Shaping with a Sanding Disc
On the sanding disc is where the pipe truly begins to take shape. Until this point, one has simple taken a block of briar and turned it into a block of briar with holes. This stage, the stage of shaping, is the fun, hands-on portion of bringing alive the design the pipe maker has in mind.
Really, as far as the technicalities of using a sanding disc, there is not much to say. It is really rather intuitive. I chuck my sanding discs up in the headstock of my lathe, and this provides the luxury of being able to vary the rpm of the disc. In addition to varying the rpm of the discs, I use three different grit sand discs, 80, 180, and 400. I use the coarse grit at high speeds to the initial rough shaping, and I slow the lathe down as I get closer and closer to the final shape. Typically I will start with the lathe at 3700 rpm with the 80 grit, then move to about 1800 rpm with the 80 grit, then change to the 180 grit, then change to the 400 grit, then slow all the way down to 500 rpm with the 400 grit as the final step. This progression is not always identical, but this is close to what I typically do.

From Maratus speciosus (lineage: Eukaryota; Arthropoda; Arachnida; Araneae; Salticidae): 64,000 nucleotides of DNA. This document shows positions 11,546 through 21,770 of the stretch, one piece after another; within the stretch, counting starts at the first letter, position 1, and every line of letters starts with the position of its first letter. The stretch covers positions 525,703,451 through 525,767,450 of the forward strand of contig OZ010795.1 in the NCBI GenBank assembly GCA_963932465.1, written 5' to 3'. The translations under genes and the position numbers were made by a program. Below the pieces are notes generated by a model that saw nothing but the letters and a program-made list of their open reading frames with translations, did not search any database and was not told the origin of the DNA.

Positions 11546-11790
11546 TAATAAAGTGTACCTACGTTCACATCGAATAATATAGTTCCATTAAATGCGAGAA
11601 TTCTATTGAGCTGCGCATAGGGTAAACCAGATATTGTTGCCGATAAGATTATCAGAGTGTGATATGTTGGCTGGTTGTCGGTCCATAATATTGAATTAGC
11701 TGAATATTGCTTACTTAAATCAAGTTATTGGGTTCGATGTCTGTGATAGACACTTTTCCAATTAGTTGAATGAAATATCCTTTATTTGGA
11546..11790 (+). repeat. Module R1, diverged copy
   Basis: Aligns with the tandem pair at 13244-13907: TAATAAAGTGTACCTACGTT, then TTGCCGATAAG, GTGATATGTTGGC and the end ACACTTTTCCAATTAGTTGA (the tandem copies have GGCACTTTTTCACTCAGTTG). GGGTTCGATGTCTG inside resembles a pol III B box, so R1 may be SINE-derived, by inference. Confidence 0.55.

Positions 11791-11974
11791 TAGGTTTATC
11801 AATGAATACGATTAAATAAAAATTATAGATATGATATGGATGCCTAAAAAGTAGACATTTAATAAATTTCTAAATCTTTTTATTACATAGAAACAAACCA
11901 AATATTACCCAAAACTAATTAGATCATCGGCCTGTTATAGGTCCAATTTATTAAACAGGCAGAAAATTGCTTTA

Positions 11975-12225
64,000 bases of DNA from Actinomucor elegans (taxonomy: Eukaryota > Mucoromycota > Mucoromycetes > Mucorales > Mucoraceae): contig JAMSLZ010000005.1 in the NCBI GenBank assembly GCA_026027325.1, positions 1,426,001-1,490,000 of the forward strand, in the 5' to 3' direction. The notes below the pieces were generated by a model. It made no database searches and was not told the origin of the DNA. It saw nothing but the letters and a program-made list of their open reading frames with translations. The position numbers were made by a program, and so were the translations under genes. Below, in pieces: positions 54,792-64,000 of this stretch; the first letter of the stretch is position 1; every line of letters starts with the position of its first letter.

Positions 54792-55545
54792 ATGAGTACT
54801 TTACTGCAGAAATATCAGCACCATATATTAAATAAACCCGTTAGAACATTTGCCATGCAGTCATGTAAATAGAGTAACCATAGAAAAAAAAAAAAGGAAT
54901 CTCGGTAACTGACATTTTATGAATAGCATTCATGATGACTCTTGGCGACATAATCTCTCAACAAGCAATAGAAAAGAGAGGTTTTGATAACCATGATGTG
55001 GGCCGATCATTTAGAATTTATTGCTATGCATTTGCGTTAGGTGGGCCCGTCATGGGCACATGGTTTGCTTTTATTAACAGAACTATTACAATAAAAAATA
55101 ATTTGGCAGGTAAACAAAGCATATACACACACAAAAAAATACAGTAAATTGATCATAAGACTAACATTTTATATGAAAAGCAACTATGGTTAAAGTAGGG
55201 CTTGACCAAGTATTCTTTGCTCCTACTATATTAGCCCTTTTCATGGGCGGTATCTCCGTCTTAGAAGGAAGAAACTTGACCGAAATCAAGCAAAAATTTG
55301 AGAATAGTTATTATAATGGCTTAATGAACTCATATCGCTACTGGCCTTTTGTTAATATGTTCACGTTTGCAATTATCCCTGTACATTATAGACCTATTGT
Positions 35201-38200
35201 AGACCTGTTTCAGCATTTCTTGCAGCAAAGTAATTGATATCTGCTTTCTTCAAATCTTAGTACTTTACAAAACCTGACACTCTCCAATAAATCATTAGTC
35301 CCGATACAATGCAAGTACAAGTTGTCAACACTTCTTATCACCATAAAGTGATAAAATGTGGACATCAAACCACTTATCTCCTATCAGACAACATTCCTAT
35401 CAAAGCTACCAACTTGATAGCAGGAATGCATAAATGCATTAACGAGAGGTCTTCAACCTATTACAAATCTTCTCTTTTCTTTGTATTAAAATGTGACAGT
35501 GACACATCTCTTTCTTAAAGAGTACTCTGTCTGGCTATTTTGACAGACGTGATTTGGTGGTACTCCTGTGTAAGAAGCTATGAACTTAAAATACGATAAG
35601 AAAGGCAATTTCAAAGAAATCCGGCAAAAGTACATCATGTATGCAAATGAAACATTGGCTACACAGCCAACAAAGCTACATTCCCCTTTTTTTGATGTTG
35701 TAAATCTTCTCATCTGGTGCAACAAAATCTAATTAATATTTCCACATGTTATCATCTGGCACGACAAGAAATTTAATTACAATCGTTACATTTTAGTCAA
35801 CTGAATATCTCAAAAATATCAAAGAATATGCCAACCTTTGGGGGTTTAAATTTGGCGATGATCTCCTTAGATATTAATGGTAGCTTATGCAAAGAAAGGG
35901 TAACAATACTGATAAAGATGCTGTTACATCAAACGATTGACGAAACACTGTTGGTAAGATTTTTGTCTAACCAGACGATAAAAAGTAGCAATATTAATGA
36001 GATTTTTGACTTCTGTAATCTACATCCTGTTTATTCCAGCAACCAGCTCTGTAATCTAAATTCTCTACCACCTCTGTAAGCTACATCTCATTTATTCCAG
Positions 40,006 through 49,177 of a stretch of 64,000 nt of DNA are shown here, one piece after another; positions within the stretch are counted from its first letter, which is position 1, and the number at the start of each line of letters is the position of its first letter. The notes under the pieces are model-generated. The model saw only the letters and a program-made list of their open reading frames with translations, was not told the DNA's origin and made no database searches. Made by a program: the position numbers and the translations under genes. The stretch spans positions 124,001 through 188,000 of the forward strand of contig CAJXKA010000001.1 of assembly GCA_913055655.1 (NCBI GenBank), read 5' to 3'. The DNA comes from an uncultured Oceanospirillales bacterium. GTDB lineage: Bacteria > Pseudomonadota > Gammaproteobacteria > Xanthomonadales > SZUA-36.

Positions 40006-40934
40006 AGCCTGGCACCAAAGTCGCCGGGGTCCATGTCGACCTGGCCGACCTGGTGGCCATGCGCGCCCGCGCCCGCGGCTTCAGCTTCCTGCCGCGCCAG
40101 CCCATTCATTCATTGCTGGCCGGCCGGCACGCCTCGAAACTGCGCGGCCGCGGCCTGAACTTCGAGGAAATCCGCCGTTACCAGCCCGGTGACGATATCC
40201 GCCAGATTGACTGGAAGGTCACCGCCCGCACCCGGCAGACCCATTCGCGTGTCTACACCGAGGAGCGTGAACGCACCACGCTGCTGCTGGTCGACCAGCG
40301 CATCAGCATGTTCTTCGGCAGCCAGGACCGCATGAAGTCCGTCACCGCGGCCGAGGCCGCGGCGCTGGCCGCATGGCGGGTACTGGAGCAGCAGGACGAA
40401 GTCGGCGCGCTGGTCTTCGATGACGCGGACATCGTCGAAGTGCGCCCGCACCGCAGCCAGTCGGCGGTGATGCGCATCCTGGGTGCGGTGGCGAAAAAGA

I have noticed that most makers work with facing the front of the wheel. I, of necessity since I am using my lathe, stand to the side of the wheel. I haven't tried facing the front of the wheel yet, but it actually looks more difficult. I looks like you cannot actually see the spot on the stummel that is actually touching the disc. By standing to the side it is quite easy to see the removal of the wood by the disc, and gives my nice control over what I am doing.
Since this is a process that escapes ready description, here is a video of me at work at the sanding disc: (Warning: This is a VERY large video (~14MB), and perhaps overly redundant. Please let me know if you think it is unneccesarily long.)